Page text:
Monday’s Apple product event saw the debut of a new iPhone and iPad, among other products, but it also marked a retirement of sorts: It was the last time company executives will show new products in the Town Hall at 4 Infinite Loop in Cupertino, California. Before ducking off the stage at the product launch, Apple CEO Tim Cook paused in a very Steve Jobs fashion to tell the audience “one more thing”: Apple’s next special event will be held in its new circular headquarters. Cook became sentimental when he reflected back on Apple’s 40 years of existence come April 1.

“We’ve had a lot of important announcements here,” Cook said. “It’s a very special place with a lot of memories. The iPod was announced in this room and so was the app store. We have a lot of great memories here.”

An art representation of Apple's new 'spaceship' headquarters.

In the event invitations, Apple had dropped the hint, “Let us loop you in,” which had people guessing it could mean a new Apple Watch band (which did happen), the comeback of the iPod Touch loop strap, or a reference to the Infinite Loop — the street that encircles Apple’s current headquarters. It turns out that the invitation was giving a nod to the new curved building, which people are calling “Apple’s spaceship.”

Since 2013, there have been three Apple events a year. And since 2015, they have gone in this order: A “Special Event” in the March held at its Cupertino headquarters, the World Wide Developer’s Conference in June at the Moscone West convention center in San Francisco, and another “Special Event” in September (last year, it was held at the Bill Graham Civic Auditorium in San Francisco.)

Tim Cook stands in front of a rendering of the new theater at its under-construction headquarters.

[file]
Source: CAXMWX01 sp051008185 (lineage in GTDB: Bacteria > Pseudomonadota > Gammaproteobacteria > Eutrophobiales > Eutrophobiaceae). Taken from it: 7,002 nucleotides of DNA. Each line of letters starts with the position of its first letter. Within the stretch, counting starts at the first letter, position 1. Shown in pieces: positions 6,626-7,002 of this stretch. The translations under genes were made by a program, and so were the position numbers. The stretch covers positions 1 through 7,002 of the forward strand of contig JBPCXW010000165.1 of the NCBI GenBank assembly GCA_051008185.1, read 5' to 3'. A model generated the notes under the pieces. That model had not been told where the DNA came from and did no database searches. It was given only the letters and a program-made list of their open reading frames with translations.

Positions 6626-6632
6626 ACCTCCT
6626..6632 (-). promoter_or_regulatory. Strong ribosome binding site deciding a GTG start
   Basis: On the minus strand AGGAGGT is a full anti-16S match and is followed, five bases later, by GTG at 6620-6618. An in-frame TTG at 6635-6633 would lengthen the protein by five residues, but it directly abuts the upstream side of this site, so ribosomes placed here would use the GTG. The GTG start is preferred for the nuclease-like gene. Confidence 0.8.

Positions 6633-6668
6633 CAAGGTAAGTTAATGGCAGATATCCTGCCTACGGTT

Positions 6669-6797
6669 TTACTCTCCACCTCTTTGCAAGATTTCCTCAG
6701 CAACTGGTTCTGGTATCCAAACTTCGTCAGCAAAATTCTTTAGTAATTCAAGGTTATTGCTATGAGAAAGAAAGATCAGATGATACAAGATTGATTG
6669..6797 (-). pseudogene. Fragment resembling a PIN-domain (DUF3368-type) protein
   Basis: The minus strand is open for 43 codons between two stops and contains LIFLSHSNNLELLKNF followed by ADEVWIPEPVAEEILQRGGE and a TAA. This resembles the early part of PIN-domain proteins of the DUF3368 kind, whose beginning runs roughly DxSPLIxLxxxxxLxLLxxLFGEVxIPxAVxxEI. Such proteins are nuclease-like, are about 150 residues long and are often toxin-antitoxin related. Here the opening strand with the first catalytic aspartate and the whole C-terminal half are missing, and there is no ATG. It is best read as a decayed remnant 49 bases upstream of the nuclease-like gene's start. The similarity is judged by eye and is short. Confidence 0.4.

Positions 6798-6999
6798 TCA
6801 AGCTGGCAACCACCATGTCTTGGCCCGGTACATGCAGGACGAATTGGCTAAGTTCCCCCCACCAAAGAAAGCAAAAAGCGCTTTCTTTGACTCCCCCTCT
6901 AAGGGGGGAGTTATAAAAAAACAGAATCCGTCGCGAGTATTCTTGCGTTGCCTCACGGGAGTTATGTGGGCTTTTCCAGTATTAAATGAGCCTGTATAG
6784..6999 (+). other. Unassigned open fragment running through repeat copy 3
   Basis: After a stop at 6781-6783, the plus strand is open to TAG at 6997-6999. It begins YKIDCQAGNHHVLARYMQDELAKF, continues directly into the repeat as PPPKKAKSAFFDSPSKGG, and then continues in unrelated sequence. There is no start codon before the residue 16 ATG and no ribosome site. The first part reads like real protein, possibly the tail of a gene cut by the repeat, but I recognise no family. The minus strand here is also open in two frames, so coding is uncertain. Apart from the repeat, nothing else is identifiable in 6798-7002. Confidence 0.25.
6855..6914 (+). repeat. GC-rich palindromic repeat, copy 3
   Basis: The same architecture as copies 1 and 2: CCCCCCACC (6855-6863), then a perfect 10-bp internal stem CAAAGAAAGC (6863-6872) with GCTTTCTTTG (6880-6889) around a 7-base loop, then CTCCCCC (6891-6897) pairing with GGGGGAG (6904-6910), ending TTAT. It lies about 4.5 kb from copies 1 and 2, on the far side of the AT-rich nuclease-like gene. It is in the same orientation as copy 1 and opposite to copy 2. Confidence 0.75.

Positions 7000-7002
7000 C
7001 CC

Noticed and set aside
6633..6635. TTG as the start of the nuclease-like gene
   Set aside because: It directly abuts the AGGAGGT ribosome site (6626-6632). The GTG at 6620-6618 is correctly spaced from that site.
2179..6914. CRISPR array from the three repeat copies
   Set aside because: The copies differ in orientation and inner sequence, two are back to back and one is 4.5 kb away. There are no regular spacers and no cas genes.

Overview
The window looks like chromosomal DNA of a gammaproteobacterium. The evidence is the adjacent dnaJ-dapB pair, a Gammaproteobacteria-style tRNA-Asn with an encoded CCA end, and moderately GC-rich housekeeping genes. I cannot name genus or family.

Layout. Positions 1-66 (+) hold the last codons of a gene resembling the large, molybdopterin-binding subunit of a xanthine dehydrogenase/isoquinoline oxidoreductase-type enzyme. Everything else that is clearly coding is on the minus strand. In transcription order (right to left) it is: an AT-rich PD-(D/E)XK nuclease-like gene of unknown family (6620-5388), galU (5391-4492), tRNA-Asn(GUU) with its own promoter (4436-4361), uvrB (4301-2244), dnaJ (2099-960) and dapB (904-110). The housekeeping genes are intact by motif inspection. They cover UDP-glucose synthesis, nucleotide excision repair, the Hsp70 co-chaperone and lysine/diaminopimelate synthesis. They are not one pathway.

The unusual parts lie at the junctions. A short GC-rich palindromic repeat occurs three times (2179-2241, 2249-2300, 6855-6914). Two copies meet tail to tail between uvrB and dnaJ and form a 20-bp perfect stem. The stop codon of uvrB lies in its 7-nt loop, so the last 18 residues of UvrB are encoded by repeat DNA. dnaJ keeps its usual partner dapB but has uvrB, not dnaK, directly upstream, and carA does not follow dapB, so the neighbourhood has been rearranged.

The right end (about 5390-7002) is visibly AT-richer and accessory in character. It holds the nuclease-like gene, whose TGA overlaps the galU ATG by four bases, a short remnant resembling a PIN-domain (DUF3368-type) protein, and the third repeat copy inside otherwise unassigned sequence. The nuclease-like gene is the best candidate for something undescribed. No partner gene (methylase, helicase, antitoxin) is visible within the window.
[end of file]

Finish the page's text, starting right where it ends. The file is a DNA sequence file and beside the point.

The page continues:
Renowned London-based firm Foster + Partners — the architects responsible for the glass-enclosed courtyard at the British Museum in London, the 2007 renovation of Smithsonian’s National Portrait Gallery, the American Art Museum, and the [Hearst Tower in New York](https://en.wikipedia.org/wiki/HearstTower(Manhattan), and the “Gherkin” in London — designed the approximately 2.8 million square-foot headquarters. As one would expect, the new campus is going to be massive, elaborate, and expensive — the total estimated cost is $5 billion. Apple acquired 175 acres of prime Silicon Valley land.

Some of the facilities that will be on the campus are:

1) The main circular building that will serve as the office, research, and development center. It will hold Apple’s 13,000 employees.

2) A corporate fitness center.

3) A 1,000-seat corporate auditorium (featured in Apple’s event Monday).

4) A central plant that will generate the company’s electricity onsite.

The new auditorium presented at Apple's event.

Steve Jobs initially described the headquarters in a proposal to the Cupertino City Council back in June 2011:

“It’s a pretty amazing building. It’s a little like a spaceship landed, but there it is. It’s got this gorgeous courtyard in the middle. If you build things, this is not the cheapest way to build something. There is not a straight piece of glass in the building. It’s all curved.

“It’s pretty cool,” Jobs concluded.

All the glass for the building had to be custom made for the building, and the campus will be dotted with fruit trees as an homage to the area’s agricultural heritage. The current campus is like a university comprised of six main buildings within Infinite Loop, and another 30 that are scattered throughout Cupertino to accommodate Apple’s many employees. The new headquarters will bring everyone together in one building.

All the glass needs to be specially made.

For almost 40 years, Apple has been pushing out products and creating new technologies that positively affect many people, Cook said on Monday.

“Next year, in 2017, we are going to have many many opportunities to invite all of you to join us here. We are looking forward to moving and we can’t wait to see what’s in store in the next 40 years and share it with you.”

A proposed map of the headquarters in Cupertino.